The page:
acumamakiki said...

That oral sex doesn't count....
this is what freaks me right out. I've 'heard' that there are BJ parties and something to do with lipstick rings?? Give me a damn break! It scares the hell out of me, this thinking and it also makes me feel old.

Heather said...

I love this, your daughter is going to be well informed and protected with a mom like you, Excellent job, I want to do the same for my kids.

robyn said...

This was such a great post! I adore this kind of honesty with kids-- I wish it was more common.

It also reminds me of a website I found a while back: The Museum of Menstruation. Hundreds of women commenting on how they feel about their periods. The variety of experiences they share are astounding; sometimes hilarious, sometimes heart wrenching. It's a fascinating read... http://www.mum.org/stopmen.htm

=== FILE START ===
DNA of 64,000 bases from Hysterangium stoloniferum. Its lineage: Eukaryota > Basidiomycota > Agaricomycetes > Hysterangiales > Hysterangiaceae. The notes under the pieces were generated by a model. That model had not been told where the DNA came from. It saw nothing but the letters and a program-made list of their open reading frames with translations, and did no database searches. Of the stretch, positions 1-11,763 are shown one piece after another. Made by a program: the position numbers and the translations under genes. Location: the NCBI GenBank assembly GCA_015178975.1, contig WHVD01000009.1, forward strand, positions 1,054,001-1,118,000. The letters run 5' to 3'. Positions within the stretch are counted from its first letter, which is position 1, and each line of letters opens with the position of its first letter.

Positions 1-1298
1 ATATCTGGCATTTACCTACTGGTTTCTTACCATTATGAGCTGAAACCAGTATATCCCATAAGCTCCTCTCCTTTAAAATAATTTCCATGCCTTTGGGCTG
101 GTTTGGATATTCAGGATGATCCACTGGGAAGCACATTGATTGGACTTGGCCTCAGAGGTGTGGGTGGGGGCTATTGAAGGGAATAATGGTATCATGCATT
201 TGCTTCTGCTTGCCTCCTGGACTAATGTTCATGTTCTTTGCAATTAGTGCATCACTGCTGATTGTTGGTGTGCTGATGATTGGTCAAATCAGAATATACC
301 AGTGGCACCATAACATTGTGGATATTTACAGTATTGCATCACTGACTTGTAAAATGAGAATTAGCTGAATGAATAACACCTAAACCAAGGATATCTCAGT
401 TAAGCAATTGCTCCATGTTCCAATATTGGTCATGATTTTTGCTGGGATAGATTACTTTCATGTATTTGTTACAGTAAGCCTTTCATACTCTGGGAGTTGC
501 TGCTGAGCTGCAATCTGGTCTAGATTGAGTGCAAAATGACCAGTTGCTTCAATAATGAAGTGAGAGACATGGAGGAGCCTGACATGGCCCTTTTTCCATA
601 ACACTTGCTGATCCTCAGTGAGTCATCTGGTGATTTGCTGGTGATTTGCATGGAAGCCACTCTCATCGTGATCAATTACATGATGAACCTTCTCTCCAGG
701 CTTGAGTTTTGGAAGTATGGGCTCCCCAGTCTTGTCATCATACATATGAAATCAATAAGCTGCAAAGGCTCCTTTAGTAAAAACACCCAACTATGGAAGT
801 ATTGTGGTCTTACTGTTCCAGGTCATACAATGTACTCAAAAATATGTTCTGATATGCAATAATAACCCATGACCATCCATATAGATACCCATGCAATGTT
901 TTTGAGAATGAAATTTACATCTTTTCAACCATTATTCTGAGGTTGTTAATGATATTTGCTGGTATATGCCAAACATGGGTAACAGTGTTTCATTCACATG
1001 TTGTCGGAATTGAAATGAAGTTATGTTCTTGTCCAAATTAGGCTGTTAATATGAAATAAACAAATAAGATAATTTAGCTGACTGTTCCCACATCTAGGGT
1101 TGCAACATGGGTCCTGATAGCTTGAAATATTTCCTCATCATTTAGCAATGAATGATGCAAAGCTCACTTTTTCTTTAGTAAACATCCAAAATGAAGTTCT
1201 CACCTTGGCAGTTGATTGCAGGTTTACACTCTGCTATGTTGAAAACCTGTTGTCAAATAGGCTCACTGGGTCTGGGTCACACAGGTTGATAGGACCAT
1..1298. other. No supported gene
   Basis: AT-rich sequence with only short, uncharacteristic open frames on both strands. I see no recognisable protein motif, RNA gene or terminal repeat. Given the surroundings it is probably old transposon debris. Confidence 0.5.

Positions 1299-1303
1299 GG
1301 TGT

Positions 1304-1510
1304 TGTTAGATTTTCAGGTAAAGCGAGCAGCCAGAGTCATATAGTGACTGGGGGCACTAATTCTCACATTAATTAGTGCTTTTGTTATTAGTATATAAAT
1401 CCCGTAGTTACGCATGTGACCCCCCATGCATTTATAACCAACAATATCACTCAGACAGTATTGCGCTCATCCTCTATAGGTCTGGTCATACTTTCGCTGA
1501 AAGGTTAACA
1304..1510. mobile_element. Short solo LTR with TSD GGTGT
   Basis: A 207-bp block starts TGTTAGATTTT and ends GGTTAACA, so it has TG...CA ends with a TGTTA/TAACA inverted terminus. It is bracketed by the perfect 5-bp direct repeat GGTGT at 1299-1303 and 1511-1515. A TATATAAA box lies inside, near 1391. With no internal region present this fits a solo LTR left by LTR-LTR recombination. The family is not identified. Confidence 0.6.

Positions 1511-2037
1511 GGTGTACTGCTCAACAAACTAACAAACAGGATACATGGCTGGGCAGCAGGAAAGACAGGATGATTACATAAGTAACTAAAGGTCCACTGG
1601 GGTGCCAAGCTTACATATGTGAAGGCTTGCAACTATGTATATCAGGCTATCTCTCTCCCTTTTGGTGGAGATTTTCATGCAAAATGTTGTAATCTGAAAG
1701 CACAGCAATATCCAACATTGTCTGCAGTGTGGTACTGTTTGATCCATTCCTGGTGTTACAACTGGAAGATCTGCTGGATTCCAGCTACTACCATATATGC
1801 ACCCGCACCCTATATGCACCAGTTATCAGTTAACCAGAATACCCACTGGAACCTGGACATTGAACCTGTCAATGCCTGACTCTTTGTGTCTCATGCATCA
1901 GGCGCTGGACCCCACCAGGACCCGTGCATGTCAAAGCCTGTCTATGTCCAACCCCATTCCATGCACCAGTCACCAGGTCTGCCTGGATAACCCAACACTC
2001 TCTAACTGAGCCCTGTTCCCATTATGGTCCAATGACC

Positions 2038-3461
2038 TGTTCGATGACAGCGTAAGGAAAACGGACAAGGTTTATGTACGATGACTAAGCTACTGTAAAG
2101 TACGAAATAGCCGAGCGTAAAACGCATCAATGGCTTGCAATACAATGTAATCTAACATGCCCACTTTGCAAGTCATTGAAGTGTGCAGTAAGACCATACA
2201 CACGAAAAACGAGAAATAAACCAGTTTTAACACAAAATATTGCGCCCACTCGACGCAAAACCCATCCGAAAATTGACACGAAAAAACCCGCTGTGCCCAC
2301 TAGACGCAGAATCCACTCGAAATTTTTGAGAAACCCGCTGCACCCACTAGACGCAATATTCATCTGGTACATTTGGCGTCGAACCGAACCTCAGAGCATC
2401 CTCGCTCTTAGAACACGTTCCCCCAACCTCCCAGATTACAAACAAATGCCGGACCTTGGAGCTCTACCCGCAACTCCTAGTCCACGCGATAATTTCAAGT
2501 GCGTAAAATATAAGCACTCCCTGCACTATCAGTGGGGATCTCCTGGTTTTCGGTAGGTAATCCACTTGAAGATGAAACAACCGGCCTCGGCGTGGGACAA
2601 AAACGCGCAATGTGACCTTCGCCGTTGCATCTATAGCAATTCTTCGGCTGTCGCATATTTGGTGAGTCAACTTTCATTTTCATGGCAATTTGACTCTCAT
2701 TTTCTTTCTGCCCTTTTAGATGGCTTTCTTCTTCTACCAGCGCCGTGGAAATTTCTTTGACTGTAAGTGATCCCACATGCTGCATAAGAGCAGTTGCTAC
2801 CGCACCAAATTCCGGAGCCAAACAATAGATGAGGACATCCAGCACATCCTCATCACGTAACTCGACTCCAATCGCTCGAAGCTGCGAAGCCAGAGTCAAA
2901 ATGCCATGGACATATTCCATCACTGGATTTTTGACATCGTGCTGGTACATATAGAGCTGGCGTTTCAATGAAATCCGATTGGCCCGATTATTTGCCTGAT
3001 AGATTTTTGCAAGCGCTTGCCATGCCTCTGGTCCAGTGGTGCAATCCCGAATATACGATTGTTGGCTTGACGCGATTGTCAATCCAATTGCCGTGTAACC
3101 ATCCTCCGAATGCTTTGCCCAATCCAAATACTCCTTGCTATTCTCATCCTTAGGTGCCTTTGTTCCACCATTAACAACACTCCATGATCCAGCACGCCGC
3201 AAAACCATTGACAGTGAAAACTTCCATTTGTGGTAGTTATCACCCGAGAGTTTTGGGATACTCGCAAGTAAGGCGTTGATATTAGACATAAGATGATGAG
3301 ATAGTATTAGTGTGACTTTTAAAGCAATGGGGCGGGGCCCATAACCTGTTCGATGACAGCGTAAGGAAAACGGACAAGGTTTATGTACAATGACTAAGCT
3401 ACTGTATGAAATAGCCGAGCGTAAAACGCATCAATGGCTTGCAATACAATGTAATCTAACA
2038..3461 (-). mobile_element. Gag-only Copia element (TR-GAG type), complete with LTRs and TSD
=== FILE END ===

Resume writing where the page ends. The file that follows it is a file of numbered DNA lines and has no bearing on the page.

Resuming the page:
andrea said...

dude, I loved reading this. I'm sort of dreading this whole thing (more so with ezra than with ava) and it's already upon us. in the car the other day (and out of the clear blue stinkin sky), ava asked where babies come from. I think ward and I handled it pretty well-- just enough accurate information to satisfy the question without causing confusion.

it's only the beginning, I know.

andrea said...

ha, and I just used the word 'feh' last night in the post I was writing and wondered where the hell it came from. re-reading your post, I now know. hahaha.

bettyboop said...

okay, BJ parties?? come on! this is conspiracy/manipulation/male domination in it's most premature form. at least encourage the girls to demand 69er parties-we can't be left out in the cold from the beginning!